Nice lesson. I wanted to buy a waterproof spray for soles. Is it a good idea? I only use conditioner, the same I use for leather car seats. I don´t like the tube cream or kiwi rounded metal one . It makes my shoes pasty and attract more dirt. I do well?
post #127 of 193
Quote:
Originally Posted by SpallaCamiccia View Post
Nice lesson.

I wanted to buy a waterproof spray for soles. Is it a good idea?

I only use conditioner, the same I use for leather car seats. I don´t like the tube cream or kiwi rounded metal one . It makes my shoes pasty and attract more dirt.

I do well?

I've honestly never thought about using waterproof spray for the soles of the shoes. I don't suppose it can hurt, but if you're walking through lots of puddles, I don't know how effective it will be. Although they call them "waterproof" sprays, in my experience they're more "water repellant". If it's a light rain and you get a few drops on your shoes, it rolls right off, but if it's alot of water, it will eventually soak through.

I've heard of other people using the car leather conditioner for shoes. At the end of the day, it's all dyed leather so it really shouldn't matter whether it says its made for hang bags, shoes, or car seats. As long as it gets good results, thats what matters most.
post #128 of 193
Quote:
Originally Posted by FidelCashflow View Post
I've honestly never thought about using waterproof spray for the soles of the shoes. I don't suppose it can hurt, but if you're walking through lots of puddles, I don't know how effective it will be. Although they call them "waterproof" sprays, in my experience they're more "water repellant". If it's a light rain and you get a few drops on your shoes, it rolls right off, but if it's alot of water, it will eventually soak through.

I've heard of other people using the car leather conditioner for shoes. At the end of the day, it's all dyed leather so it really shouldn't matter whether it says its made for hang bags, shoes, or car seats. As long as it gets good results, thats what matters most.


Yes you´re right, is " water repellant" Sorry for my basic English. It hardly never rains where I live but I want to avoid damaging the soles as most of the time the streets are very wet from the street cleaners.

Should I buy one spray ? It´s worth 6 euros
post #129 of 193
Is there anyone selling a cognac/tan edge dressing?

I find "brown" does not accent my lighter colored boots
post #130 of 193
Quote:
Originally Posted by Swan Song View Post
Is there anyone selling a cognac/tan edge dressing?

I find "brown" does not accent my lighter colored boots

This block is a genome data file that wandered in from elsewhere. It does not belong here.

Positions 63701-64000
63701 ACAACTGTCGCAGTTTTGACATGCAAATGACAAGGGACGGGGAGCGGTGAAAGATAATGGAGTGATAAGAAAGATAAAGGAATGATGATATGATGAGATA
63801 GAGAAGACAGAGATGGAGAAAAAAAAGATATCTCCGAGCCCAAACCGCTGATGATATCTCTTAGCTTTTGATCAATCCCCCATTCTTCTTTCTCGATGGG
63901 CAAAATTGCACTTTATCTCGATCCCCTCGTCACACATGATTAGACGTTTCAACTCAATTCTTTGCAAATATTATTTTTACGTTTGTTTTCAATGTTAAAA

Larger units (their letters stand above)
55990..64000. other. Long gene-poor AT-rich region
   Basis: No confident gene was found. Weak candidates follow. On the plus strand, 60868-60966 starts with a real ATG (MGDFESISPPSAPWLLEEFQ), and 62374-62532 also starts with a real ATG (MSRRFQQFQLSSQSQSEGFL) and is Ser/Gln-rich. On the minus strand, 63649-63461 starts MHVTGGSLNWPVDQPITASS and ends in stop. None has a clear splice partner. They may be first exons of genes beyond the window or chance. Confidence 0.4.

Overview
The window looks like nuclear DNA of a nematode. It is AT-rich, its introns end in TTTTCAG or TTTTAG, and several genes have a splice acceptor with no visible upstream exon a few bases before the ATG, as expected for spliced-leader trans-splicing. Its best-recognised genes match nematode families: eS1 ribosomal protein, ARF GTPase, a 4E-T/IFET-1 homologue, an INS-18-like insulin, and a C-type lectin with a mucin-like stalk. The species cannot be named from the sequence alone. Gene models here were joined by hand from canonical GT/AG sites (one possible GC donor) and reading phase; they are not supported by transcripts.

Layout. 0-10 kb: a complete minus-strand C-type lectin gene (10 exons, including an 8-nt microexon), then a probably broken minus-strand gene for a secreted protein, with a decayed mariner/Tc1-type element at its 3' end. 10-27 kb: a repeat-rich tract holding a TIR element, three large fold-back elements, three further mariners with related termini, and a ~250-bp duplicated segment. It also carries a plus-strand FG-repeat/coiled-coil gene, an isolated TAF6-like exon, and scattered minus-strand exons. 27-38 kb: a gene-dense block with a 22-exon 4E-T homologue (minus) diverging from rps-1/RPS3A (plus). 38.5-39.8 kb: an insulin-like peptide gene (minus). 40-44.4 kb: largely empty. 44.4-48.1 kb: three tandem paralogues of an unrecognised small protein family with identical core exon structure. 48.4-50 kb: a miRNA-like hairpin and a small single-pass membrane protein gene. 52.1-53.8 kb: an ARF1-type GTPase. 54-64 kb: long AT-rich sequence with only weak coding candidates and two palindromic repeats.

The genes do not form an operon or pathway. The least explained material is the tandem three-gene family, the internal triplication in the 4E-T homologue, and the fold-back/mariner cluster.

Meltonian has cream in color cognac. You can use the cream for edge dressing.
post #131 of 193
For black shoes.. does it make a difference if I use black shoe cream or neutral shoe cream? Are there any benefits to using neutral over black shoe cream on black calfskin?
post #132 of 193
Quote:
Originally Posted by bapelolol View Post
For black shoes.. does it make a difference if I use black shoe cream or neutral shoe cream? Are there any benefits to using neutral over black shoe cream on black calfskin?

Use black shoe creams and polishes on black shoes. Neutral tends to leave a whitish residue, and it won't restore any lost color or cover scuffs as well as black will. Remember that "patina" on black shoes is not usually the goal; the goal here is to keep them a deep and rich black.
post #133 of 193
Great advice. For convenience, how good/bad/indifferent are the polishes found a little more easily such as Kiwi or Johnston & Murphy's house brand? Running to an AE store is quite a hike.
post #134 of 193
Quote:
Originally Posted by Swan Song View Post
Is there anyone selling a cognac/tan edge dressing?

I find "brown" does not accent my lighter colored boots

AE sells one in a cognac/tan which I own, and it comes in a nice little bottle with a built in applicator that is fantastic. I think it costs ~$5, and I highly recommend it. Actually, I'd recommend you buy basically all of the colors, as they are great to have in your shoe kit, and if you are paying shipping once you might as well get your money's worth.
post #135 of 193
Quote:
Originally Posted by andr3pwd View Post
Great advice.

For convenience, how good/bad/indifferent are the polishes found a little more easily such as Kiwi or Johnston & Murphy's house brand? Running to an AE store is quite a hike.

Don't know J&M's house brand, but Kiwi is perfectly acceptable, as long as it's the proper tins and not those liquid shine things that dry out your leather.